Andreessen Horowitz has begun to announce new funds almost as frequently as startups have started to announce follow-on rounds. The firm announced a third biotech fund that will invest $750 million in February 2020. It also launched two new funds totaling $4.5Billion last November. Andreessen Horowitz is now launching a $400M fund that will be exclusively focused on supporting seed-stage companies.
It is an interesting development in the larger historical context of the company. Andreessen Horowitz, who was a founder of the firm, opted to not make seed stage deals in order to avoid conflicts of interest. However, the firm did not have a conflict policy for nascent deals. Marc Andreessen, who explained this in 2013, said that there is too much uncertainty during the early stages of company formation. Although founders were told to do so, they did not always pay attention and similar bets made them feel bad.
However, things did change over time. Competition is always fierce and the firm soon began writing checks to young startups. Today, seed-stage investments are back in the program. In fact, about half of all firms' investments since 2020 have been in seed companies. According to a16z, Martin Casado, General Partner, said yesterday that the new fund is about optimizing the firm's processes around seed deals and making sure investors are properly compensated for taking on the risk. This is a short excerpt of the conversation.
TC: This seed fund does not change your investment strategy. It is more about creating a formal structure around these deals. Andreessen Horowitz won't necessarily have more seed-stage deals.
MC: It's amazing to see how the industry has accelerated in the past three years. The industry has increased its seed fund investments by more than twice, and we have kept up with the industry. In response to this industry, seed investments by Andreessen Horowitz rose dramatically over the past three years. The fact that we have a separate fund for seed doesn't mean we will pick up the pace.
TC: What might the formalization of this new fund mean for your relationships with other seed stage companies?
MC: We have a close relationship with seed funds, and we intend to do so. The seed stage environment is becoming more competitive. If you look at seed stage startups that I have been involved in, you will see term sheets from growth funds, hedge funds, angel investors, and even angel investors. Everyone is involved at the seed stage. This is more of an industry evolution than a major shift.
TC: Who will make these seed investments at A16z? Does the fund have a primary manager?
MC: No seed investors are available to invest this new capital. It doesn't matter if we do Series A or Series B deals. The same group of investors will be involved.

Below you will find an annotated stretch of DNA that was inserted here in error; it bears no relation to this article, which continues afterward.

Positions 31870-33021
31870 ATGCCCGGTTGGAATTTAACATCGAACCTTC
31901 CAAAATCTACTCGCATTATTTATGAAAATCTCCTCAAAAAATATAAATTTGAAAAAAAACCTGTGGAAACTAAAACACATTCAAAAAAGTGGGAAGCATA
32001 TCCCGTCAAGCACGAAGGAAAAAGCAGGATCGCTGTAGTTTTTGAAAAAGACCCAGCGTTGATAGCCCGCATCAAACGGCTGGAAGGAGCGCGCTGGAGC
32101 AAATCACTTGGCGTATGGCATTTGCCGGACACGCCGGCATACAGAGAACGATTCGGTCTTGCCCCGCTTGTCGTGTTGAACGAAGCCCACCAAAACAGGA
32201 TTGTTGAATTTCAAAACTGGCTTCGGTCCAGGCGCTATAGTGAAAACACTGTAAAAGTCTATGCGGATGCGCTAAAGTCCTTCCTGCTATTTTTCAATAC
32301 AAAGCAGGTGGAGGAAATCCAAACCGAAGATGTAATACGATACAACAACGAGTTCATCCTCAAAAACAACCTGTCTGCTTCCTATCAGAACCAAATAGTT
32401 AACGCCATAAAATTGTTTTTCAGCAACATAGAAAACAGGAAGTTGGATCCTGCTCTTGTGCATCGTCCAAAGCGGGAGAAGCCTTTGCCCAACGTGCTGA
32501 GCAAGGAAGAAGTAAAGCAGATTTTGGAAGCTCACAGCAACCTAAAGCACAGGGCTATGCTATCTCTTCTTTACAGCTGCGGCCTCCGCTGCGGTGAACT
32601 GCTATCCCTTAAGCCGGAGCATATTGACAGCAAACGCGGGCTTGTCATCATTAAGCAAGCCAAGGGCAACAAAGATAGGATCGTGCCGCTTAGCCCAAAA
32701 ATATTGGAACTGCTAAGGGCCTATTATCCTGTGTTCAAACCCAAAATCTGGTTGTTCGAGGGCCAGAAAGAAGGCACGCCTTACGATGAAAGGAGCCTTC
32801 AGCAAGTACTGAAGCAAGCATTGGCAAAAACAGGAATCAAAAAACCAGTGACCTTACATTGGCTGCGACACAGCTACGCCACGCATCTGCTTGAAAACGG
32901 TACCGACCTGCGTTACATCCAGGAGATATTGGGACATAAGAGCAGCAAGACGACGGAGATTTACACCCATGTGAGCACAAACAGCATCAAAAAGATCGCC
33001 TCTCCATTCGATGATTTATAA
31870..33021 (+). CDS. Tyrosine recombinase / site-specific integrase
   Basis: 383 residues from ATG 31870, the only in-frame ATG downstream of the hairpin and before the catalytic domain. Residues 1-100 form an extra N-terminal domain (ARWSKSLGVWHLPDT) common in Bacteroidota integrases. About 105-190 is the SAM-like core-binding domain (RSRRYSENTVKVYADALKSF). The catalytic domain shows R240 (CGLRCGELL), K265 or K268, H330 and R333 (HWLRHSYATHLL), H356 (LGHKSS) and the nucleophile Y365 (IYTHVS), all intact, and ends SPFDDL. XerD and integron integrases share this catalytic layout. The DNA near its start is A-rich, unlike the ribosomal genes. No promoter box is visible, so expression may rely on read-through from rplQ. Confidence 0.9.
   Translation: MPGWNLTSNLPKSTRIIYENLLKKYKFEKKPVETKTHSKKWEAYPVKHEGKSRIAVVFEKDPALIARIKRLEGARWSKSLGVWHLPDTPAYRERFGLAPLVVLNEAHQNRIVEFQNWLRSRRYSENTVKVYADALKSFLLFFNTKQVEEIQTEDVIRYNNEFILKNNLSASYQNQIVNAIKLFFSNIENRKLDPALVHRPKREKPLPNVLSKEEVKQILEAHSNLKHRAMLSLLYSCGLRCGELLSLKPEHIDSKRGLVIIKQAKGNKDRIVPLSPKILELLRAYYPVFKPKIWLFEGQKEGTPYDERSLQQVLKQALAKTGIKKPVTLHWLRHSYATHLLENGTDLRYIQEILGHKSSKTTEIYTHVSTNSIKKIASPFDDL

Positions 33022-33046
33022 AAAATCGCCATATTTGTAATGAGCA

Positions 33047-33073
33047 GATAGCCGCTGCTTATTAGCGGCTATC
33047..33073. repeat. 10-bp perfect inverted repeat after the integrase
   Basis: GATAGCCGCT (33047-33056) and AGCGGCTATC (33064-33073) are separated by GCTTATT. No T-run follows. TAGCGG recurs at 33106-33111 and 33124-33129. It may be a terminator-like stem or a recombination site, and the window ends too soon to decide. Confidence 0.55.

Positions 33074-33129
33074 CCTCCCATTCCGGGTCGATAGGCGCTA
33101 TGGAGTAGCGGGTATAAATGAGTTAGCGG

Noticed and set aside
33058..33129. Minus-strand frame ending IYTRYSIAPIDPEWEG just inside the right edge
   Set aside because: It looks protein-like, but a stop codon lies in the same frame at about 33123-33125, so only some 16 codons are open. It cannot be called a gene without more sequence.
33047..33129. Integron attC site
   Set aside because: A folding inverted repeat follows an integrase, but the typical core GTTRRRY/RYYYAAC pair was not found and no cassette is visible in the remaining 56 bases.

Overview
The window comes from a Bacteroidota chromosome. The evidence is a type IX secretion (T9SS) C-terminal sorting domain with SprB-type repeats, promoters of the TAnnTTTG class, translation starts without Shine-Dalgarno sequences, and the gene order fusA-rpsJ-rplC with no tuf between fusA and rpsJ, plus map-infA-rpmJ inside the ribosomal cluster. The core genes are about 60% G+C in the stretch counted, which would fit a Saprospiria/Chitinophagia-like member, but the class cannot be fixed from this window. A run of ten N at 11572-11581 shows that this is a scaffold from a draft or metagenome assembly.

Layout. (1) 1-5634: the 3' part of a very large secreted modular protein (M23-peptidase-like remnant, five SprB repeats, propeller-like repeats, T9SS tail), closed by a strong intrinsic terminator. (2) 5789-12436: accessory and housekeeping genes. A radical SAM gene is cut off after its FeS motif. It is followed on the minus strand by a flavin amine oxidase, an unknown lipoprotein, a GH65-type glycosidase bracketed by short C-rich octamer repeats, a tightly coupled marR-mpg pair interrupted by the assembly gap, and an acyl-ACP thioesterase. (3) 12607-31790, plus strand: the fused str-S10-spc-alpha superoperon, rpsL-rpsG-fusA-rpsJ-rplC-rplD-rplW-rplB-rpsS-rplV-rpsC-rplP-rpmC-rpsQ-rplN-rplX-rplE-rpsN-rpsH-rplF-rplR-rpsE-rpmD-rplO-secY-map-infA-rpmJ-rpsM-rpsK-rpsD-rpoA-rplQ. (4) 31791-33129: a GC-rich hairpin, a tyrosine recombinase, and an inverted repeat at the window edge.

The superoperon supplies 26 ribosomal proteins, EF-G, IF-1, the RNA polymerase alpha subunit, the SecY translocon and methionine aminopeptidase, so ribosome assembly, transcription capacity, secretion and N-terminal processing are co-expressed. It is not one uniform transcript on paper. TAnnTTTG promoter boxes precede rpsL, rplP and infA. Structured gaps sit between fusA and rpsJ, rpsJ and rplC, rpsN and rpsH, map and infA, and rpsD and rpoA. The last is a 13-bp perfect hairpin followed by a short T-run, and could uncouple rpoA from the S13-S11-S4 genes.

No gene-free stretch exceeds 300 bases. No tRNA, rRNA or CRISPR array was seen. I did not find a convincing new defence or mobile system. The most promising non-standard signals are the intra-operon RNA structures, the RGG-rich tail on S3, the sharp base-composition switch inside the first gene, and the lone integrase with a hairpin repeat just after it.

TC: Andreessen Horowitz used scouts previously. Are you sure that this is true? If so, how much of your seed-stage deals are sourced from them?
MC: We use scouts but they are responsible only for 0 percent of our seed-stage deals. They can use small amounts of money to purchase deals they choose, but these are not seed deals to us. We consider seed investments to be between $1 million and $4 million, where an investor gives us real ownership and participation.
TC: These scouts are actually founders and operators that Andreessen Horowitz is looking for in its ecosystem.
MC: Scouts serve two purposes. We can build relationships with key people and influencers. We also have access to deal flow that allows us to see the current activity and draft off our judgment.
TC: You mentioned $1 million to $4,000,000 checks. In a16zs's view, what constitutes a seed capital?
MC: We usually take no board seats and let's say it is $6 million.
TC: You look to own how many with the first check?
MC: Target ownership is not something we have. It all depends upon the market dynamics. We tend to react to the market.
TC: You mentioned that seed-stage investing has become very competitive. Are you more comfortable working with investors or a group?
MC: I enjoy working with other seed funds. There are no internal rules or biases. Independent GPs can have their own opinions on this. It's a great way to share deals or split deals with great seed funds that I love. This allows me to enjoy the opportunity to work with other GPs.
TC: You want to know what? Is it too early to invest in a firm?
M: We believe we understand the market if we are very familiar with the space. Before their company was even created, we invested in solo founders.
We don't understand the market well so we would like to see some maturity. Maybe some customer traction or product work. Perhaps an early demo. That way we will have a better understanding of the market. The maturity of the company in which we invest is directly correlated to our knowledge.
TC: How does the decision-making process work? It will be different if you write a check worth $6 million than a check worth many times that amount.
MC: Yes, but the amount of work and scrutiny we do for seed is less than for Series A. There are fewer people involved. The firms' [time] commitment to the firm is also less because they are not taking a seat on the board. It just tends be lighter-weight. Usually, at least two GPs look, but if you're doing an A or higher, you want everybody to be involved. Then, for larger checks, everyone in the fund is involved.
TC: Which firms have made the most of their seed investments?
MC: There have been some amazing ones. Slack was the first money. Databricks was the first money. Coinbase had a seed check, I think.
Above: Casado at the TechCrunch Disrupt 2019 event